A spokesperson from The Berkeley Group says three sites at Albert Embankment (Corniche, Merano and another, Dumont) are delivering 158 affordable new homes for One Housing Group and the London Borough of Lambeth, but these are for rent only, not for sale. They added: "Berkeley markets all its developments in the UK first and we fully comply with the money laundering regulations."


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When it comes to "High Corruption Risk Jurisdictions", Transparency International's own "Corruption Perception Index" rates countries on factors like press freedom, access to public spending information and frequent examples of government corruption where public funds were transferred abroad. London property behemoths Russia (score: 29 out of 100), Nigeria (28), Pakistan (32), China (40), Brazil (40) and Saudi Arabia (46) score very badly on these factors. As a comparison, the UK scores 81 and the list is topped jointly by Denmark, Finland and New Zealand, with 90. To put it into context, if you are registered as living in some of the worst countries on the CPI list, you can't even get a bank account here.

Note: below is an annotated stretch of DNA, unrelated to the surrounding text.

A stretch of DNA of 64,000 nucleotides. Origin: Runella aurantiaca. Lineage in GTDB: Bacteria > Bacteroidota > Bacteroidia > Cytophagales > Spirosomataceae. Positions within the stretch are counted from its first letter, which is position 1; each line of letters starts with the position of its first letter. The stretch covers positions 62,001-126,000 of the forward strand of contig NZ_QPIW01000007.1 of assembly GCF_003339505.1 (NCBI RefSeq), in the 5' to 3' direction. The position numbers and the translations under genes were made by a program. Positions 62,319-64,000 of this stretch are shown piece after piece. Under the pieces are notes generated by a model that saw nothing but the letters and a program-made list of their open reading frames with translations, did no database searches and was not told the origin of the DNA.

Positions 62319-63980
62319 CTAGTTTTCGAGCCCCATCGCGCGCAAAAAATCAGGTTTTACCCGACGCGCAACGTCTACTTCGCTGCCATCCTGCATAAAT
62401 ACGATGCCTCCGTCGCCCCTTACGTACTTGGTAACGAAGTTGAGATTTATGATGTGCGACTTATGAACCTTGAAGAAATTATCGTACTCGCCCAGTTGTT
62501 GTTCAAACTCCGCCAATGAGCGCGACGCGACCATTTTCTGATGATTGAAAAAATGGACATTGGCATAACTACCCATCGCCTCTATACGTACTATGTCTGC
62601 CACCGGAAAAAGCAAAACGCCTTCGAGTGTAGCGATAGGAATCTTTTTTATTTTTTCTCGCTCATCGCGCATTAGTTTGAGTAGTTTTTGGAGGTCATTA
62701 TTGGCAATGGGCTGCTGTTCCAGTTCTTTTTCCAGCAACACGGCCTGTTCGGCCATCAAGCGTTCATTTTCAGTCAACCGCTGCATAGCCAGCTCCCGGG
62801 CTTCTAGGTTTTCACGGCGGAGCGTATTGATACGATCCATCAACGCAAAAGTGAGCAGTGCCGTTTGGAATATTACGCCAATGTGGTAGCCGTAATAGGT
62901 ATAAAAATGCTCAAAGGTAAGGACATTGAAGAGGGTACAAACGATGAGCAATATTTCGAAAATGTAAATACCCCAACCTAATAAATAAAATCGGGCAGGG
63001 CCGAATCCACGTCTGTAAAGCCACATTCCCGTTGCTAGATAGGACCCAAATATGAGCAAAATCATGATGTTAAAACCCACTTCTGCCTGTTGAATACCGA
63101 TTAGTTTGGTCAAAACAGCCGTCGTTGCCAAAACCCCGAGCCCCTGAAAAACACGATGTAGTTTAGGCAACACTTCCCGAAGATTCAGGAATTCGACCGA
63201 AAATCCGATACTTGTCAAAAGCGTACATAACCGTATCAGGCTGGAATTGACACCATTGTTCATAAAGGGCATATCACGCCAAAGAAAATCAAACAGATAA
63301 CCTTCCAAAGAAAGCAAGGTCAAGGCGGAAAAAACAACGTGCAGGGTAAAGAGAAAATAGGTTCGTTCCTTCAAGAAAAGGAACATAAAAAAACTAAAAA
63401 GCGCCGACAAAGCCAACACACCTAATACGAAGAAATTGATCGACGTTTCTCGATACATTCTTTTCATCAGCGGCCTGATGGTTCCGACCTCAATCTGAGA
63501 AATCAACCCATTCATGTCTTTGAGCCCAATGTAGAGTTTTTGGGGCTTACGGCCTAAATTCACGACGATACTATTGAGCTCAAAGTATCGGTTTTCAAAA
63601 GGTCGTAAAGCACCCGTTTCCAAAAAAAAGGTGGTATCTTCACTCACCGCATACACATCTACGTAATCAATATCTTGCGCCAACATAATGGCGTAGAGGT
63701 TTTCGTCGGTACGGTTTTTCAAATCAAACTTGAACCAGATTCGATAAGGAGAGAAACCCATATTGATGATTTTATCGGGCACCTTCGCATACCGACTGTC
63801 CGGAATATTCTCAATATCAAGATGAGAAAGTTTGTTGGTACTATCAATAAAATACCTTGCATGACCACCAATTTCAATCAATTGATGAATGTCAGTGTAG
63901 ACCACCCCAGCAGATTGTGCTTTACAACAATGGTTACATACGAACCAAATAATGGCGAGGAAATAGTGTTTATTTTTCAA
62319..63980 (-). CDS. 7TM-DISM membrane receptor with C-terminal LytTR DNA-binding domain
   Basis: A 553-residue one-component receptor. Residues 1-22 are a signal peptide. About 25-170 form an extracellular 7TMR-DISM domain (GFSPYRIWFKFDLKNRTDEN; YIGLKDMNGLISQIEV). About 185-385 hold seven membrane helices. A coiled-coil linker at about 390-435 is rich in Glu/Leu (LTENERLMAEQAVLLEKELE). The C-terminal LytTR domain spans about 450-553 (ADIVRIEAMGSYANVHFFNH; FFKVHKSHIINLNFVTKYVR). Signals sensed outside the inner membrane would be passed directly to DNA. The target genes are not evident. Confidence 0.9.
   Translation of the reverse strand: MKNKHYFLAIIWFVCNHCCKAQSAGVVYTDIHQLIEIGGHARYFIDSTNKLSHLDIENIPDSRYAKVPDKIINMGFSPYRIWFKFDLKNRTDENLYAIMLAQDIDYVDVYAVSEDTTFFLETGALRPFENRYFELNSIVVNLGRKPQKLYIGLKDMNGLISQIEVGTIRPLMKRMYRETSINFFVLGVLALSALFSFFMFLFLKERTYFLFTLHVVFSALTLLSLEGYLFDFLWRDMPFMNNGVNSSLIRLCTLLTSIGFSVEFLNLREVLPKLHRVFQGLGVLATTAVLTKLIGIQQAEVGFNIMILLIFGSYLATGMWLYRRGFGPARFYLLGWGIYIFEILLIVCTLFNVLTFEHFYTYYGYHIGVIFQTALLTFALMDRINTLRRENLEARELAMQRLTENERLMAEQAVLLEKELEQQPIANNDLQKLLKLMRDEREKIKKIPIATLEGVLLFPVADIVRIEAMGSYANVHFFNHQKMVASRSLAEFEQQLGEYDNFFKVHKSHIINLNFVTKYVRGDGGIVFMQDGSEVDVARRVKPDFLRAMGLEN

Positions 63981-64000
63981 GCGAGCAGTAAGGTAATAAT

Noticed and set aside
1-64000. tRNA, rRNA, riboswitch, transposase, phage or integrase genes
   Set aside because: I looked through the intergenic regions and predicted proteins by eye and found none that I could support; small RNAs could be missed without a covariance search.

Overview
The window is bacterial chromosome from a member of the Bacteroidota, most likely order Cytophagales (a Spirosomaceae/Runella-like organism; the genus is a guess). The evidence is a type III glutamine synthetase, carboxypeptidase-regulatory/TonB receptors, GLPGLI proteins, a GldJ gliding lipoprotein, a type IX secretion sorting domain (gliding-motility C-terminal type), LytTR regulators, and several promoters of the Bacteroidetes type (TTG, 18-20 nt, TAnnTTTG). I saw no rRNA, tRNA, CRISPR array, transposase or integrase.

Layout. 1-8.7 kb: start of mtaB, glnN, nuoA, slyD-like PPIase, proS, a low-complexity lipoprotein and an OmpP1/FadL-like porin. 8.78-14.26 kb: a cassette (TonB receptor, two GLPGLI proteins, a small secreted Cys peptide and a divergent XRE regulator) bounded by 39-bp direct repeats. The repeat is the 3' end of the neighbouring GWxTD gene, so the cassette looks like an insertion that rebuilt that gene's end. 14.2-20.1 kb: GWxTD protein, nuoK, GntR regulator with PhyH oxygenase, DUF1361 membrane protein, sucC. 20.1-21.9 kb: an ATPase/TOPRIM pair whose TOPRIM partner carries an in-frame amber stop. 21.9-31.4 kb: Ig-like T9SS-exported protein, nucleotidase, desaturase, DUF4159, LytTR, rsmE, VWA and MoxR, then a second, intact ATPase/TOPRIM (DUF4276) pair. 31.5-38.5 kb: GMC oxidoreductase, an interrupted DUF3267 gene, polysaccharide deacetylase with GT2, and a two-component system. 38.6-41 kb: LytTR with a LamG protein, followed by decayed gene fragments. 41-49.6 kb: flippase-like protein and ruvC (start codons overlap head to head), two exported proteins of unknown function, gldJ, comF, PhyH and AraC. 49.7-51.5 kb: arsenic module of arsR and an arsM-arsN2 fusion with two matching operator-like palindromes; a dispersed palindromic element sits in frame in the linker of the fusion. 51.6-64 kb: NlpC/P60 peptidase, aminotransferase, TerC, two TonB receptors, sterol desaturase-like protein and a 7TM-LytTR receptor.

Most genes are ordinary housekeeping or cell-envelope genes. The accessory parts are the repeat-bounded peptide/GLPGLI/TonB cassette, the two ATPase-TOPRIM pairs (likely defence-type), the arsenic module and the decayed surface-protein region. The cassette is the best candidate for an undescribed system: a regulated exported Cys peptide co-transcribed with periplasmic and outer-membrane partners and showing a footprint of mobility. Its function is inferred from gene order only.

Secrecy – and within it corruption – is what powers the London property market, forcing out those attempting to buy their first home. If you're struggling to get on the ladder it's likely because the ladder has already caught fire above you. To give you an umbrella figure, Private Eye magazine discovered – through a FOIA request – that 29,444 overseas companies based in tax havens have invested over £100 billion in London property since 2008.

Where global trouble starts, London's bricks follow. A tremor in the Middle East or Brazil or Russia can cause an earthquake in Westminster, Battersea or the Embankment, as foreign investors seek to stash their cash in property, gained legally or otherwise. After the Arab Spring in 2012, Middle East investors upped their expenditure in London property by 50 percent the next year. When war broke out in Libya in 2011, Colonel Muammar Gaddafi's son, Saadi, diverted public funds to buy a £10 million house in Hampstead via a British Virgin Islands company, Capitana Seas Ltd, which was later ruled to rightly belong to the Libyan state.